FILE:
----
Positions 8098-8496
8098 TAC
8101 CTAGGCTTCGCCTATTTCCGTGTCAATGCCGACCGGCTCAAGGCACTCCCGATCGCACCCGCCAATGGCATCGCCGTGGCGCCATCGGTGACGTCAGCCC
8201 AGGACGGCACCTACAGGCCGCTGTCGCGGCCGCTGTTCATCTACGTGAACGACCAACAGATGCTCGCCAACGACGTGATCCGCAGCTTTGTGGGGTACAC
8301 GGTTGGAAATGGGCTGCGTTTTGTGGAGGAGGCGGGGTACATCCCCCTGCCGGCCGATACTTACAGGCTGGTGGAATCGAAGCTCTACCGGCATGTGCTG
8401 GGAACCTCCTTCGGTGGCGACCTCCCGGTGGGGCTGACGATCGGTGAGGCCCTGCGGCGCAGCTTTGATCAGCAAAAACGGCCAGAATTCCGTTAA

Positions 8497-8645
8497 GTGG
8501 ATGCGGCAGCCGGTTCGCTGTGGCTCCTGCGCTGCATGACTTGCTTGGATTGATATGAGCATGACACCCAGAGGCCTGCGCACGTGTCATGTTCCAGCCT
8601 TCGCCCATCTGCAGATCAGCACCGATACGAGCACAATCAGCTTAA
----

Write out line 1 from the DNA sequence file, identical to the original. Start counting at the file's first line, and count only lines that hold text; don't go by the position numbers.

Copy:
Positions 8098-8496